As I'm building a daily writing habit, it amazes me how often ideas surface. Some are just beneath the surface. Others, on a more deep level that pop into my mind after some time.
This morning, I couldn't help but reminisce about influential bosses. In particular, I found myself vividly remembering my first best boss.
I was 19 years old. I was working as a gas station attendant. While I hadn't realized it yet, I was on the verge of discovering what I was simultaneously good at and passionate about.
It wasn't pumping gas. it was becoming an educator.
My first best boss was the station manager. She stood five feet in height. She had long, wild, and curly blonde hair. She was a chain smoking, raspy-voiced, vulgar talking, give-it-to-you-straight boss. And she wore our corporation uniform with pride. She was a force.
Looking back, I wondered:
What exactly was it that made her my first best boss?
She was a straight talker. There was never any question what she expected, she articulated it simply, clearly, often and with honesty and passion for the work.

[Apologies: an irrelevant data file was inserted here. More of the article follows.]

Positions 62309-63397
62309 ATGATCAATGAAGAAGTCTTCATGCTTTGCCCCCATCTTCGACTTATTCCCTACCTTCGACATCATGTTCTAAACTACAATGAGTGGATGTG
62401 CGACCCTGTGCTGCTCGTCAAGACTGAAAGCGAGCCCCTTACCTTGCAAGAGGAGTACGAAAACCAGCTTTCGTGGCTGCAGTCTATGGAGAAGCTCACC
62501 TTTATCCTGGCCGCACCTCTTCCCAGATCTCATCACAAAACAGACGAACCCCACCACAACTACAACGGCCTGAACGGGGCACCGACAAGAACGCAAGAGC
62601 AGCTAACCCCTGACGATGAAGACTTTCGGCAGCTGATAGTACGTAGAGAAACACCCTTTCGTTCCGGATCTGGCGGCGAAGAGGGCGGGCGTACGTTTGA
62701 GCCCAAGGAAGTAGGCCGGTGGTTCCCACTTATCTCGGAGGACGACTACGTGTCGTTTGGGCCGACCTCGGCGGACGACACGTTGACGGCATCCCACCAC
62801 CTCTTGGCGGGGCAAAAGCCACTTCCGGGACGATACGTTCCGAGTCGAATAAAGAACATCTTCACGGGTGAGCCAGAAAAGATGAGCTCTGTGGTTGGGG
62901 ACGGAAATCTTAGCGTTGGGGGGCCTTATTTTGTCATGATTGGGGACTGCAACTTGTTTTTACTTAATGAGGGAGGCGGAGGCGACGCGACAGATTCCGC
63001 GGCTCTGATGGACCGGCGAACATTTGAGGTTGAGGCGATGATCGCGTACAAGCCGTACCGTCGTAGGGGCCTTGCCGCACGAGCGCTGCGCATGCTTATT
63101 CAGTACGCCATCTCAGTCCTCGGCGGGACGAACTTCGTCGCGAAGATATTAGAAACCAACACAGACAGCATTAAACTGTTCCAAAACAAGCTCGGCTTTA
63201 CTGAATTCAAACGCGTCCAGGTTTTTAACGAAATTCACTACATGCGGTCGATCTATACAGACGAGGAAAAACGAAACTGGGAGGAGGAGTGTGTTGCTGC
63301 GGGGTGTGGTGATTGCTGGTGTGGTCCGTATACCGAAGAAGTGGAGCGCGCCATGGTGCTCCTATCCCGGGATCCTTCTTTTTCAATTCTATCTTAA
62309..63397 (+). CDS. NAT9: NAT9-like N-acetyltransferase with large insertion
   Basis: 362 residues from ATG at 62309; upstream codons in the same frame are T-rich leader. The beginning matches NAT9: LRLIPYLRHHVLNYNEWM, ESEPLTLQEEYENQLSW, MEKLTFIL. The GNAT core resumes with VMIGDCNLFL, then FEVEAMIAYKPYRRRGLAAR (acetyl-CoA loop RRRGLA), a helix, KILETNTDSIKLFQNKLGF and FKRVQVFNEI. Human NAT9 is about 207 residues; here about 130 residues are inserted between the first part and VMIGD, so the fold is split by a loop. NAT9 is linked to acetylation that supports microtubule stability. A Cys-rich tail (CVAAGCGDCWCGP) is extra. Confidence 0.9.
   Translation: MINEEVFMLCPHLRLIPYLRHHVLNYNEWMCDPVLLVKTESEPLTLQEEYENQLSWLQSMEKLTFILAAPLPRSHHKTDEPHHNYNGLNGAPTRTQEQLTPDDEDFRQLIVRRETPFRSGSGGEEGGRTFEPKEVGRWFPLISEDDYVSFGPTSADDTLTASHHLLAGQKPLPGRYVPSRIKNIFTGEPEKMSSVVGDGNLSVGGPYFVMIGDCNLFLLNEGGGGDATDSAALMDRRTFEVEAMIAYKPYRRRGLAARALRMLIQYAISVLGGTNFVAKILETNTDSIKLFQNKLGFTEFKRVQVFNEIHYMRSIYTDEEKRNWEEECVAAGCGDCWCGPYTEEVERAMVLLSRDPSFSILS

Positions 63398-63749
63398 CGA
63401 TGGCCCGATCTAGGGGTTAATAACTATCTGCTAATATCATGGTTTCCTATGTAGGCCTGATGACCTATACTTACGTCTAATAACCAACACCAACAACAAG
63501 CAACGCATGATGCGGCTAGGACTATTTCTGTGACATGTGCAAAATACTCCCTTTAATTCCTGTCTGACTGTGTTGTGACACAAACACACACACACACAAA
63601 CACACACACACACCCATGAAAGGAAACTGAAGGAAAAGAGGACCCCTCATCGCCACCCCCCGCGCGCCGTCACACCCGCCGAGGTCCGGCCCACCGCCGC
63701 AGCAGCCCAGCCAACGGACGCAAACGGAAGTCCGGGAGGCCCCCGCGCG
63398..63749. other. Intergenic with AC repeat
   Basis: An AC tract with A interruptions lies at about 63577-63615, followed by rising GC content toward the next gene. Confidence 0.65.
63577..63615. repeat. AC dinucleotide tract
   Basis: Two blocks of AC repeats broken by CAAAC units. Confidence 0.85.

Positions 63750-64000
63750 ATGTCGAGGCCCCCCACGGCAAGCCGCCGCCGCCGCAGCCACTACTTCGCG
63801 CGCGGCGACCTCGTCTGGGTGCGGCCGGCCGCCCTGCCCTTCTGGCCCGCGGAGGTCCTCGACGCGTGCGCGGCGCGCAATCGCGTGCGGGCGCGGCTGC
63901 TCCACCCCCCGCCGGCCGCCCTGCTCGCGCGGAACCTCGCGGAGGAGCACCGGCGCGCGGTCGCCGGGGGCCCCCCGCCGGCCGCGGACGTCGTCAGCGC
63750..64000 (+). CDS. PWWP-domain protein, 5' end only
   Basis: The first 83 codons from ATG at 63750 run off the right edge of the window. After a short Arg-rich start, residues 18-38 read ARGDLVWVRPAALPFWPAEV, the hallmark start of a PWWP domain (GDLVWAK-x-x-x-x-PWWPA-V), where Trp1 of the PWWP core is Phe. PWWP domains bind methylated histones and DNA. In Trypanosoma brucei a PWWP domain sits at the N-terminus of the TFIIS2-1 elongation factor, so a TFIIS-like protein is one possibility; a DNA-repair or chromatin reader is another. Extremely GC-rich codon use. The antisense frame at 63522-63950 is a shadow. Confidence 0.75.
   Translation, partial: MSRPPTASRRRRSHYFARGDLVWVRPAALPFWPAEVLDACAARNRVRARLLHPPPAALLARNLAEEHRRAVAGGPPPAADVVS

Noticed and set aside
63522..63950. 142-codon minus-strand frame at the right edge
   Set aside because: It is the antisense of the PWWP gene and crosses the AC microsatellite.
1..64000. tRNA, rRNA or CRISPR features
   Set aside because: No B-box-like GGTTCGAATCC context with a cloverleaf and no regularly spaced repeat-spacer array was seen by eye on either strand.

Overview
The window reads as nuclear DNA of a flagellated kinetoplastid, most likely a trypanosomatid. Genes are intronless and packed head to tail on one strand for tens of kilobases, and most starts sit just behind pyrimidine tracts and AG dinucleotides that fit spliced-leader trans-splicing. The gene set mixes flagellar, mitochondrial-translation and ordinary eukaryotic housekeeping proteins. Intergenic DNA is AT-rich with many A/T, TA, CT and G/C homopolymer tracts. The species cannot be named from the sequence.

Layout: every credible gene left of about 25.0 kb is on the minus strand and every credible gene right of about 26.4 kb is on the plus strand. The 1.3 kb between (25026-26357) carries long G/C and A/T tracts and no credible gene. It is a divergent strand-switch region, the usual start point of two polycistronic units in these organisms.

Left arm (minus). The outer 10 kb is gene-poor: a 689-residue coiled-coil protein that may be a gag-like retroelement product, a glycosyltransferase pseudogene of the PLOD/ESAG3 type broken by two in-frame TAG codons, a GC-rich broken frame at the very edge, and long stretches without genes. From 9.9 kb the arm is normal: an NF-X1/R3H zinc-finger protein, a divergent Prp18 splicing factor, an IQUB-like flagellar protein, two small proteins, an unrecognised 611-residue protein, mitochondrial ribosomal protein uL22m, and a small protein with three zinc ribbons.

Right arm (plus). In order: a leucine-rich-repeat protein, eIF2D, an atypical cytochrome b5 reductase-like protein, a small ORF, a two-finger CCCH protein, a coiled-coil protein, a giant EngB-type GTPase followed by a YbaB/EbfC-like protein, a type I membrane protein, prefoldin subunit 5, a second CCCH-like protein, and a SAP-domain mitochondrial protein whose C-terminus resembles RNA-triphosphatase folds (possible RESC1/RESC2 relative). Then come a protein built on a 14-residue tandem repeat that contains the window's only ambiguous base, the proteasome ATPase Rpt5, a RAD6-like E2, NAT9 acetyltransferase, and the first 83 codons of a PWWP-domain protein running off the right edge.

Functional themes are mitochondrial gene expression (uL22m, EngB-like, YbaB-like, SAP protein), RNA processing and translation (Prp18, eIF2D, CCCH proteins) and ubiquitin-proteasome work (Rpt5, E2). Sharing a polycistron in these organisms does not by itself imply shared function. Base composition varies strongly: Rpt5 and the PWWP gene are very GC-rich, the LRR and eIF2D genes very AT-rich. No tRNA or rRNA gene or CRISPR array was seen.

She praised us when we deserved it. And she criticized us when we deserved it.
At all times, she worked alongside us, in all circumstances. We were an old fashioned "pay at the pump" station, so in one eight hour shift, I'd usually have thousands of dollars running through my hands. She'd work by our side in the heat of summer, the brutal cold of winter, or the days when the wind was whipping or the rain pelted us.
As often as she reminded me to be proud of our company brand, and that my work ethic reflected that, we also have a responsibility to honor that with our customer service. Our every action and exchange with the public was a reflection, not only of us, but also our co-workers, and the corporation. Learning to value "the customer experience" while working at a gas station has remained with me through all of my jobs and my career since.
What I appreciated most is that she saw potential in me, and she let me know it.
Sure, she knew I would make a great shift leader and branch manager, and that I could progress steadily through the ranks of the organizational hierarchy. But she also knew I wanted to become a teacher. And she was proud of that, knowing, deep down, that she would have an impact on my future, beyond the age of 19 and the world of gas.
Bet she smile, knowing she was on my mind, today on my morning commute.
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